AIC Homepage
Barotseland.com

Home
About Us
Living History of the Lozis Project
Kuomboka and the Nalikwanda
Nayuma Museum
Development
Geography
Tourism
Maps of Barotseland
News from Barotseland
Mongu Weather
Silozi Language
Bibliography
Visitors' Register
Discussion boards
Contact details

Africa Information Centre


Local Time


Litunga Lewanika visiting Rev. Coillard at Sefula
Barotseland.com

History homepage

Market at Mulambwa Harbour, Mongu

Living history of the Lozis project

Mission statement and objectives
The Living history of the Lozis project sets out to investigate as fully as possible the history of the land and peoples of the Upper Zambezi Valley. Much of this vibrant history has perhaps never been previously uncovered or set down for various reasons. In the context of the twenty-first century, the objectives of such a project are important to relate.

Objectives
1. To obtain and record the history of the Lozi peoples recognizing that this history links geographical spaces in not only in Zambia, where the heartland of the Lozi kingdom has historically been situated, but also in Namibia, Botswana, Angola and Zimbabwe.

2. To trace that history back to its earliest roots in myths and legends through the use of oral as well as written history by consulting existing secondary work and primary resources such as archival documents and sources in various locations, newspapers and, most particularly, peoples own recollections of past events in their own time and those handed down by their parents and ancestors.

3. To analyse and interpret that history in order to define and explain the sense of identity and citizenship experienced by Lozis in mulitilocal places, recognising that these have become spatially hybridised in contemporary society as a result of differential colonial experiences.

4. To make the history of the Lozis available to the Lozi people in an intelligible form through the mediums of Silozi and English so that Lozi people can take possession of their history and heritage and so understand their place in the world and that of others. In other words, to make Lozi history into an accessible cultural artefact that the people themselves can call their own as they have been the main participants and should therefore be the main beneficiaries of such work. Three levels of product are envisaged, academic in the format of theses and dissertations (published in book and academic journals where feasible), book, magazine and pamphlet form in everyday language, and in children's' stories to be made available in affordable, illustrated booklets.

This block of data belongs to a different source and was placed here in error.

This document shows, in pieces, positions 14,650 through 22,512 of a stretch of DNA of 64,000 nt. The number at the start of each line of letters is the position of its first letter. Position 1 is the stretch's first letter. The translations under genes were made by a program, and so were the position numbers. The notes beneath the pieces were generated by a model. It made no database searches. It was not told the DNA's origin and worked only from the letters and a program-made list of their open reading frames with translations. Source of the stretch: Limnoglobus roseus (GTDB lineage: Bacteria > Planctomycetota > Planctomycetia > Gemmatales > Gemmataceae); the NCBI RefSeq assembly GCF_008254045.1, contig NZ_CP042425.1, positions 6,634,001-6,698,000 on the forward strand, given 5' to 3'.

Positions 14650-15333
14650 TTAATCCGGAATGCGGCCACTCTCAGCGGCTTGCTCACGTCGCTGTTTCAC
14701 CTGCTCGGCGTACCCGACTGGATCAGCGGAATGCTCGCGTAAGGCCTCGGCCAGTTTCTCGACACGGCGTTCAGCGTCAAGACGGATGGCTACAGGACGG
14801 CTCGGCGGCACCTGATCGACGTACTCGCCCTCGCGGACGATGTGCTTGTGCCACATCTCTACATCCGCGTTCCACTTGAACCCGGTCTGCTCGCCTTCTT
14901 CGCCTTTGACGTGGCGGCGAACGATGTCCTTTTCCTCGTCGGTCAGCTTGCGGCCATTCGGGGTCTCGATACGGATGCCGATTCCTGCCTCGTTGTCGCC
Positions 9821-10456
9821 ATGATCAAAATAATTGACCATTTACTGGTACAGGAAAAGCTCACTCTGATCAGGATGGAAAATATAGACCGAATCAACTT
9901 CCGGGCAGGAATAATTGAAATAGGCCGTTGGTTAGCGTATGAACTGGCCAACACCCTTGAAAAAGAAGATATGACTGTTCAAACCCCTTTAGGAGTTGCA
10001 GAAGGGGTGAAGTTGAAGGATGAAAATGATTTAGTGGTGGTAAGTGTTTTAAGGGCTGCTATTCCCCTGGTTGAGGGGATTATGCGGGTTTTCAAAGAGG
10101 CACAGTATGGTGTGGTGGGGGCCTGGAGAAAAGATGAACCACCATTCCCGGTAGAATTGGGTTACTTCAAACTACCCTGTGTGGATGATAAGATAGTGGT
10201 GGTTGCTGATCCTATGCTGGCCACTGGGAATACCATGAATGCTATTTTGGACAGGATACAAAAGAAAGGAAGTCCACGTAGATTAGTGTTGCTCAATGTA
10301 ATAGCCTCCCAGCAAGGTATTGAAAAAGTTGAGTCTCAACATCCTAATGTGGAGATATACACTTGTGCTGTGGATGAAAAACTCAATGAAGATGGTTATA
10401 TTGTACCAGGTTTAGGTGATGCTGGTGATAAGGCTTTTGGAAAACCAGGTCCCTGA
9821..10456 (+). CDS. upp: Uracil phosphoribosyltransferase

5. To make the history of the Lozis available to all others, including externally based participants in Lozi history such as the surrounding peoples of Africa with whom the Lozis have interacted over the generations and the peoples of the ex-colonial powers. By so doing, awareness must be raised, particularly in the old colonial metropoles that the history of this part of Africa is their history too and that a more active role can be played by those participants in the sustainable development and upliftment of the Lozi peoples with whom, the British, in particular, developed a close relationship in the past.

6. To actively assist in the enhancement of the Nayuma Museum and Resource Centre in Limulunga, Barotseland by the acquirement of documents, books, papers and maps relevant to the history and socio-culture of the Lozi peoples. Also to procure and deliver a complete IT suite to be based in the resource centre to be used for the creation of databases and a library as well as for the creation and preservation of data, Internet access and the use of the most up-to date methods of communication such as e-mail and fax. The sort of equipment it is envisaged to utilise would include a powerful desktop computer and monitor, laser printer, scanner, digital camera and appropriate software. Training would also be provided to suitable candidates recruited to work in the Resource Centre under the tutelage of the Museum Director.